The following is summarized from the U.S. Federal Trade Commission Identity Theft website, identitytheft.gov.
WHAT IS IDENTITY THEFT?
Identity theft occurs when someone appropriates your name, social security number, credit card numbers, or other bits of personal information without your knowledge to commit fraud or or other crimes.
HOW TO MINIMIZE THE RISK OF IDENTITY THEFT
The Federal Trade Commission recommends the following steps to minimize the risk of identity theft.
- Lock your financial documents and records in a safe place at home, and lock your wallet or purse in a safe place at work. Keep your information secure from roommates or workers who come into your home.
- Limit what you carry. When you go out, take only the identification, credit, and debit cards you need. Leave your Social Security card at home. Make a copy of your Medicare card and black out all but the last four digits on the copy. Carry the copy with you — unless you are going to use your card at the doctor’s office.
- Before you share information at your workplace, a business, your child’s school, or a doctor’s office, ask why they need it, how they will safeguard it, and the consequences of not sharing.
- Shred receipts, credit offers, credit applications, insurance forms, physician statements, checks, bank statements, expired charge cards, and similar documents when you don’t need them any longer.
- Destroy the labels on prescription bottles before you throw them out. Don’t share your health plan information with anyone who offers free health services or products.
- Take outgoing mail to post office collection boxes or the post office. Promptly remove mail that arrives in your mailbox. If you won’t be home for several days, request a vacation hold on your mail.
- When you order new checks, don’t have them mailed to your home, unless you have a secure mailbox with a lock.
- Consider opting out of prescreened offers of credit and insurance by mail. You can opt out for 5 years or permanently. To opt out, call 1-888-567-8688 or go to optoutprescreen.com. The 3 nationwide credit reporting companies operate the phone number and website. Prescreened offers can provide many benefits. If you opt out, you may miss out on some offers of credit.
HOW TO DETECT ACTIVITIES THAT MIGHT BE ATTEMPTS TO STEAL YOUR IDENTITY
- Monitor your financial accounts and billing statements. Be alert to signs that require immediate attention:
- bills that do not arrive as expected;
- unexpected credit cards or account statements;
- denials of credit for no apparent reason; and
- calls or letters about purchases you did not make.
- Inspect your credit report. Your credit report contains information on where you work and live, the credit accounts that have been opened in your name, how you pay your bills and whether you’ve been sued, arrested or filed for bankruptcy. Checking your report on a regular basis can help you catch mistakes and fraud before they wreak havoc on your personal finances.
- The law requires the major nationwide consumer reporting companies—Equifax, Experian, and TransUnion—to give you a free copy of your credit report each year if you ask for it.
- Visit www.AnnualCreditReport.com or call 1-877-322-8228, a service created by these three companies, to order your free credit reports each year. You also can write: Annual Credit Report Request Service, P.O. Box 105281, Atlanta, GA 30348-5281.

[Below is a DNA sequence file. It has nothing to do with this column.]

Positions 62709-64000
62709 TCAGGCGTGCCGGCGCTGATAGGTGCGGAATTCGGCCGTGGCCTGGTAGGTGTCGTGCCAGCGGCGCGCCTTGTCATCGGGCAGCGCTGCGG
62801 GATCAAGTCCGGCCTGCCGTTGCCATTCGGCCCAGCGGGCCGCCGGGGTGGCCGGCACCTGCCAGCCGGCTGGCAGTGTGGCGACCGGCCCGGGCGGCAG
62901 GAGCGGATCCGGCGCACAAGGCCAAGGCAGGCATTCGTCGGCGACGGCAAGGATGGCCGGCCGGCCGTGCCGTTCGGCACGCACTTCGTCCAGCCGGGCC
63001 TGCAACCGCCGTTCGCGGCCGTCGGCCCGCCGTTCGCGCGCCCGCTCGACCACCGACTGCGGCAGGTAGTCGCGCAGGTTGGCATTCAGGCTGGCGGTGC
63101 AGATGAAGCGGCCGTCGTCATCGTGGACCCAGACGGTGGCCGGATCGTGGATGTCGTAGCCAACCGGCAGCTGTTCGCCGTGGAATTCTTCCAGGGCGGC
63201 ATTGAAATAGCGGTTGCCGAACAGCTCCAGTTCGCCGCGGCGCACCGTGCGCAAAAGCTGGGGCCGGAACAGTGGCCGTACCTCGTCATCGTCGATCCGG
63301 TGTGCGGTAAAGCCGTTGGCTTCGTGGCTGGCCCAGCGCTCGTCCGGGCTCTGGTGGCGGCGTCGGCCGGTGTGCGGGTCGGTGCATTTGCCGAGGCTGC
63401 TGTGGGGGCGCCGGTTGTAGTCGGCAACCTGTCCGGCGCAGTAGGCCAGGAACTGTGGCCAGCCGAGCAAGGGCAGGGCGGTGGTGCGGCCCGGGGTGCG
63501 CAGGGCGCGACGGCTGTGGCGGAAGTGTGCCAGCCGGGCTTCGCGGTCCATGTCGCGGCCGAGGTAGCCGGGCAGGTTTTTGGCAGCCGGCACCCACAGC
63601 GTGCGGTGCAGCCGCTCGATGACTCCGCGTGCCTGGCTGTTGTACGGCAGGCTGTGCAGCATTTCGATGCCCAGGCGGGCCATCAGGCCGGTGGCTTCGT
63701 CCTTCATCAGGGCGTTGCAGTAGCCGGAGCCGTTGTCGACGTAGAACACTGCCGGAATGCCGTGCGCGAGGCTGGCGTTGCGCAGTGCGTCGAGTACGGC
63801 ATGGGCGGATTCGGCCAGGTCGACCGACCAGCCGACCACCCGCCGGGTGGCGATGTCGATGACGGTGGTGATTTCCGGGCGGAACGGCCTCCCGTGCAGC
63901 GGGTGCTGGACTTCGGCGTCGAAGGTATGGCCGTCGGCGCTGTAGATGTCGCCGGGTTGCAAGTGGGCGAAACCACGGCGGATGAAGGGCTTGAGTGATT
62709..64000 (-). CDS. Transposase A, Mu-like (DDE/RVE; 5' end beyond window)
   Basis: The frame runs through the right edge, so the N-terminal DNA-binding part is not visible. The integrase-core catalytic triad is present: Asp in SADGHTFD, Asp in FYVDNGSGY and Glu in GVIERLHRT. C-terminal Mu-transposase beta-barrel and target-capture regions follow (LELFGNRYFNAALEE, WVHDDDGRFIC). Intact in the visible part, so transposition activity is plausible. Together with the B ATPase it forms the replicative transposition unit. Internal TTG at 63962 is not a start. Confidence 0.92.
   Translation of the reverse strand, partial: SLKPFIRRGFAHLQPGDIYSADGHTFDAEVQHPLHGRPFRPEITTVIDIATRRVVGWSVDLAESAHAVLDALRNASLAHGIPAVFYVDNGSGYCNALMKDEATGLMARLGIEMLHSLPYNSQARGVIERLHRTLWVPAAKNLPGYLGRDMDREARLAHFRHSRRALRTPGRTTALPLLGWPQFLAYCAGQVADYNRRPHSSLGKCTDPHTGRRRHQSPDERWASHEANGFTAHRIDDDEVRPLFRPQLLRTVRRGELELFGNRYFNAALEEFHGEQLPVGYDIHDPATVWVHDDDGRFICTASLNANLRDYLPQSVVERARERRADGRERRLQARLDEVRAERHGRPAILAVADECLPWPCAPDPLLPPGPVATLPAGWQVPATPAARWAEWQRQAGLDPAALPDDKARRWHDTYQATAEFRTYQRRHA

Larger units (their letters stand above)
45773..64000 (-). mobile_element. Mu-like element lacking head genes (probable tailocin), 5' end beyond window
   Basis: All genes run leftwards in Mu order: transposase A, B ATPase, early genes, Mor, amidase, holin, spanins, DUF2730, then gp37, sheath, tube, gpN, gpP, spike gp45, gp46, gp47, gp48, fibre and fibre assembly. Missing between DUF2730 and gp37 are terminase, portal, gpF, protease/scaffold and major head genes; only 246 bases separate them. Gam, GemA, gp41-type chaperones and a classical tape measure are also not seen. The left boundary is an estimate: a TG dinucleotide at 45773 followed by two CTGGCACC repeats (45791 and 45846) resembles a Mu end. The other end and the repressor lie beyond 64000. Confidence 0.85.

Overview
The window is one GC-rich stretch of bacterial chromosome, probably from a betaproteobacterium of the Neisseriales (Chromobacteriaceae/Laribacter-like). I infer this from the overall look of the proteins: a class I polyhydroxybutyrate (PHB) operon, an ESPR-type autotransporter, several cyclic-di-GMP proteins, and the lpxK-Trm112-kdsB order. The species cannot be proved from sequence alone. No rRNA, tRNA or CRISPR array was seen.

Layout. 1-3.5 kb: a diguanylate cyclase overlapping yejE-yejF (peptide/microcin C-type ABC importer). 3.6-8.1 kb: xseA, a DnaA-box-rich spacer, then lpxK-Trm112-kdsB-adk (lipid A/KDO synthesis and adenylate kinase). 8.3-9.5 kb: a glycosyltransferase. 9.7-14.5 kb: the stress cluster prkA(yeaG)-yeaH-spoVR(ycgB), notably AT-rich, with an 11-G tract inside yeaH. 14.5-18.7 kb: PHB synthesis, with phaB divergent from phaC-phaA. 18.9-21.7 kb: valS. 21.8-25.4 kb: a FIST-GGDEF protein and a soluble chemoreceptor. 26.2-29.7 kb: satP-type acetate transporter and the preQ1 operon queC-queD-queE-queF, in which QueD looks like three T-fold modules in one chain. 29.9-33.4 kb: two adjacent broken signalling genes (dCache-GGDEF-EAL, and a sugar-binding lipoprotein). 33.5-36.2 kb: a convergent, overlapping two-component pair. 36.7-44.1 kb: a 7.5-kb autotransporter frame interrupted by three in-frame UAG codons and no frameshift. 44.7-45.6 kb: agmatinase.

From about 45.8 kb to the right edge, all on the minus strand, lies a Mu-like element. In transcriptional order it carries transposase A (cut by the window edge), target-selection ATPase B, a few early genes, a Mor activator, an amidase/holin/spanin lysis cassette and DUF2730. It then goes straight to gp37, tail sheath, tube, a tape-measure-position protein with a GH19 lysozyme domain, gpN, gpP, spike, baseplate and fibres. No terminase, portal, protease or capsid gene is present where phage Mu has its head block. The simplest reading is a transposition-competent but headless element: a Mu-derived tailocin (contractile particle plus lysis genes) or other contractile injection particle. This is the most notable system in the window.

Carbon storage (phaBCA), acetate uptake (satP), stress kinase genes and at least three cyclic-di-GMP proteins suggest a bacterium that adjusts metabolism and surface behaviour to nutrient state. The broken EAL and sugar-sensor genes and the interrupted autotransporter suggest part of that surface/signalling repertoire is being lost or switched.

- Review financial accounts and billing statements regularly, looking for charges you did not make.
NOTE: Starting Sept. 21, 2018, free credit freezes and year-long fraud alerts are available due to a new federal law.
- Individuals can freeze and unfreeze their credit file for free
- Individuals can also get a free freeze for their children who are under 16
- If you are someone’s guardian, conservator or have a valid power of attorney, you can get a free freeze for that person
For additional information, visit the Consumer Financial Protection Bureau Blog at: https://www.consumerfinance.gov/about-us/blog/free-credit-freezes-are-here/
HOW TO REPORT IDENTITY THEFT
If you suspect that your personal information has been used to commit fraud, the FTC recommends that you take immediate action and keep a record of your conversations and correspondence. The FTC further suggests that the following actions are appropriate in almost every case.
- Place a “Fraud Alert” on your credit reports, and review the reports carefully. The alert tells creditors to follow certain procedures before they open new accounts in your name or make changes to your existing accounts. The three nationwide consumer reporting companies have toll-free numbers for placing an initial 90-day fraud alert; a call to one company is sufficient:
- Equifax: 1-888-766-0008
- Experian: 1-888-EXPERIAN (397-3742)
- TransUnion: 1-800-680-7289
Placing a fraud alert entitles you to free copies of your credit reports. Look for inquiries from companies you haven’t contacted, accounts you didn’t open, and debts on your accounts that you can’t explain.
- Close any accounts that have been tampered with or established fraudulently.
- Call the security or fraud departments of each company where an account was opened or changed without your okay. Follow up in writing, with copies of supporting documents.
- Ask for verification that the disputed account has been closed and the fraudulent debts discharged.
- Keep copies of documents and records of your conversations about the theft.
- File a report with law enforcement officials to help you with creditors who may want proof of the crime.
- Report the theft to the Federal Trade Commission. Your report helps law enforcement officials across the country in their investigations.
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Identity Theft Reporting/Recovery Programs
SOURCE: Federal Trade Commission Identity Theft website; Consumer Financial Protection Bureau Blog
PREPARED BY: 211/jm
CONTENT LAST REVIEWED: July2021